Tahini and Spice Hot Cocoa

Tahini and Spice Hot Cocoa
Anita Schecter
Prep: 5 mins
Cook: 5 mins
Total: 10 mins
Serving: 1 serving
Nutritional Guidelines (per serving)
803 Calories
51g Fat
71g Carbs
17g Protein
See Full Nutritional Guidelines Hide Full Nutritional Guidelines
Nutrition Facts
Servings: 1
Amount per serving
Calories 803
% Daily Value*
Total Fat 51g 66%
Saturated Fat 27g 133%
Cholesterol 28mg 9%
Sodium 442mg 19%
Total Carbohydrate 71g 26%
Dietary Fiber 12g 42%
Protein 17g
Calcium 434mg 33%
*The % Daily Value (DV) tells you how much a nutrient in a food serving contributes to a daily diet. 2,000 calories a day is used for general nutrition advice.
(Nutrition information is calculated using an ingredient database and should be considered an estimate.)

You can call it hot cocoa, hot chocolate, just plain cocoa or, the slightly more old fashioned but still fabulous term, drinking chocolate. They're all different names for the same wonderful concoction of chocolate, dairy, and a sweetener. Americans love to top it with marshmallows, big or mini, and a big dollop of sweetened whipped cream. There are few things more comforting than a big mug of this potion on a cold winter day.

We probably have the Mayans to thank for this treat since they started drinking their chocolate about 3,000 years ago. Although it was likely a bitter, unsweetened potion that was intended to cure various ailments. The Europeans eventually got hold of it and, at some point, someone decided that it would be far more palatable with a little sugar.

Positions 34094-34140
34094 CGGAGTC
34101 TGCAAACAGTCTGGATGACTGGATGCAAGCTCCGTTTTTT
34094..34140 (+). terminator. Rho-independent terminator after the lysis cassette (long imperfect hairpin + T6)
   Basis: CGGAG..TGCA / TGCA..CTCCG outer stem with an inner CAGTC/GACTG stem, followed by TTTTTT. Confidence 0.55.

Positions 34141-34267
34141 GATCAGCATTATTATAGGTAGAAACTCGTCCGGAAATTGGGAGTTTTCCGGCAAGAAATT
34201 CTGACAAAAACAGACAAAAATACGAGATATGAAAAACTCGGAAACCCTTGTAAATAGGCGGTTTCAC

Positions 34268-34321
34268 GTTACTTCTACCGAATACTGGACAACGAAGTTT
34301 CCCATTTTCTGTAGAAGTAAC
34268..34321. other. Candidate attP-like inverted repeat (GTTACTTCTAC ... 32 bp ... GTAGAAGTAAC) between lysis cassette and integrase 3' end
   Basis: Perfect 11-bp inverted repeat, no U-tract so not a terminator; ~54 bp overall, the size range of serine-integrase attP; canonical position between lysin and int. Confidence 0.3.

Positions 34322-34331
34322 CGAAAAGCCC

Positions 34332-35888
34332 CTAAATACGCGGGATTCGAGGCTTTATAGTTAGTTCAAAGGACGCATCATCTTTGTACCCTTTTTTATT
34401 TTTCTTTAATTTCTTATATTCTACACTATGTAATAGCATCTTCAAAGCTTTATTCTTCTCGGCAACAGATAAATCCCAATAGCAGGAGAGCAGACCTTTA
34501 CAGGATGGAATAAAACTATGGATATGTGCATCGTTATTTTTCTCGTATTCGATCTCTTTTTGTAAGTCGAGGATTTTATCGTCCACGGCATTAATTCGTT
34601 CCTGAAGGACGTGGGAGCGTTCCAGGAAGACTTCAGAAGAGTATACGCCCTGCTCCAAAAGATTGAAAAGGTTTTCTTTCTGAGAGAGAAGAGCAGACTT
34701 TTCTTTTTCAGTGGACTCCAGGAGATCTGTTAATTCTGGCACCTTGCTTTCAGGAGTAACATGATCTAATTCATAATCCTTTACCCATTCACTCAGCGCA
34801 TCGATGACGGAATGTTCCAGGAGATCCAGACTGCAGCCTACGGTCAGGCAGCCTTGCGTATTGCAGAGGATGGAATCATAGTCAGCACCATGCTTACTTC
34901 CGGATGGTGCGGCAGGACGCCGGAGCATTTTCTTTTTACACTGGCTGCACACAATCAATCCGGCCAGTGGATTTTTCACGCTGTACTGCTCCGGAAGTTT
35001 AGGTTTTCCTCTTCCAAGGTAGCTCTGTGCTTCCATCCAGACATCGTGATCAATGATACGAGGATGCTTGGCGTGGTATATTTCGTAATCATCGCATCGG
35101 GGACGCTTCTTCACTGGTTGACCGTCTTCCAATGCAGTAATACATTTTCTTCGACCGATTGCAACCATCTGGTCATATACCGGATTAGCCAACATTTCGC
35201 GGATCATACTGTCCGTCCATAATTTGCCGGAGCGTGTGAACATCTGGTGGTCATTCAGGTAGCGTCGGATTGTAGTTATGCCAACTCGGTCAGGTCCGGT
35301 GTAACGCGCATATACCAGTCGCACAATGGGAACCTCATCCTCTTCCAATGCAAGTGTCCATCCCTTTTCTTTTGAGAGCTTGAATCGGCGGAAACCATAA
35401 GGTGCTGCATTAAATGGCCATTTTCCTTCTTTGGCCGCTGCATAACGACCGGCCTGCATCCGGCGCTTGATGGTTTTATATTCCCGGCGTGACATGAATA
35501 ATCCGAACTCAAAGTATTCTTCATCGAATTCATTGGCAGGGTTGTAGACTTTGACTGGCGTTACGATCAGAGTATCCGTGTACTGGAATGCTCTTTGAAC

These days hot cocoa, in its sweet form, is popular all around the world. But different cultures prefer it in different ways: thicker or thinner, more or less sweet, so-on-and-so-forth. Latin countries tend to like it served thicker, but we're more likely to find thinner versions in the U.S. The drink can be found on the menus of most restaurants and diners, and the supermarket and grocery store shelves are lined with powdered hot chocolate ready mixes.

Sure, they're convenient but, sadly, those mixes lack any depth of flavor and mostly tell you to add hot water. But hot cocoa should be so much more than that. It should be rich and flavorful, and making your own is so easy. It allows you to use higher quality chocolate which greatly affects the taste. And making your own mix lends itself to all kinds of additional seasonings like cinnamon, nutmeg and spicy ginger. Most fun of all is to add body and creaminess with something like peanut butter or tahini paste. Just a tablespoon of tahini gives a wonderful hint of sesame flavor that pairs perfectly with chocolate.


  • 1 cup whole milk
  • 2 ounces milk chocolate
  • 1 ounce semi-sweet chocolate
  • 1 tablespoon light brown sugar
  • 1 tablespoon tahini (sesame paste)
  • 3/4 teaspoon ground cinnamon
  • 1/4 teaspoon ground ginger
  • 1/4 teaspoon ground nutmeg
  • Pinch of sea salt
  • Optional: pinch of cayenne pepper

Steps to Make It

  1. Gather the ingredients.

  2. Add the whole milk, milk chocolate, semi-sweet chocolate, and light brown sugar to a small pot and cook on a low heat, stirring constantly, until the chocolate and sugar have dissolved. 

  3. Whisk in the tahini until smooth and add the ground cinnamon, ground ginger, ground nutmeg, sea salt, and cayenne pepper, if using. 

  4. Remove from the heat, pour into a mug, serve hot and repeat!

Recipe Variation

  • Go ahead and add marshmallows or whipped cream if you like. But you may find the taste of homemade hot cocoa is so good, you'd rather just savor it as is.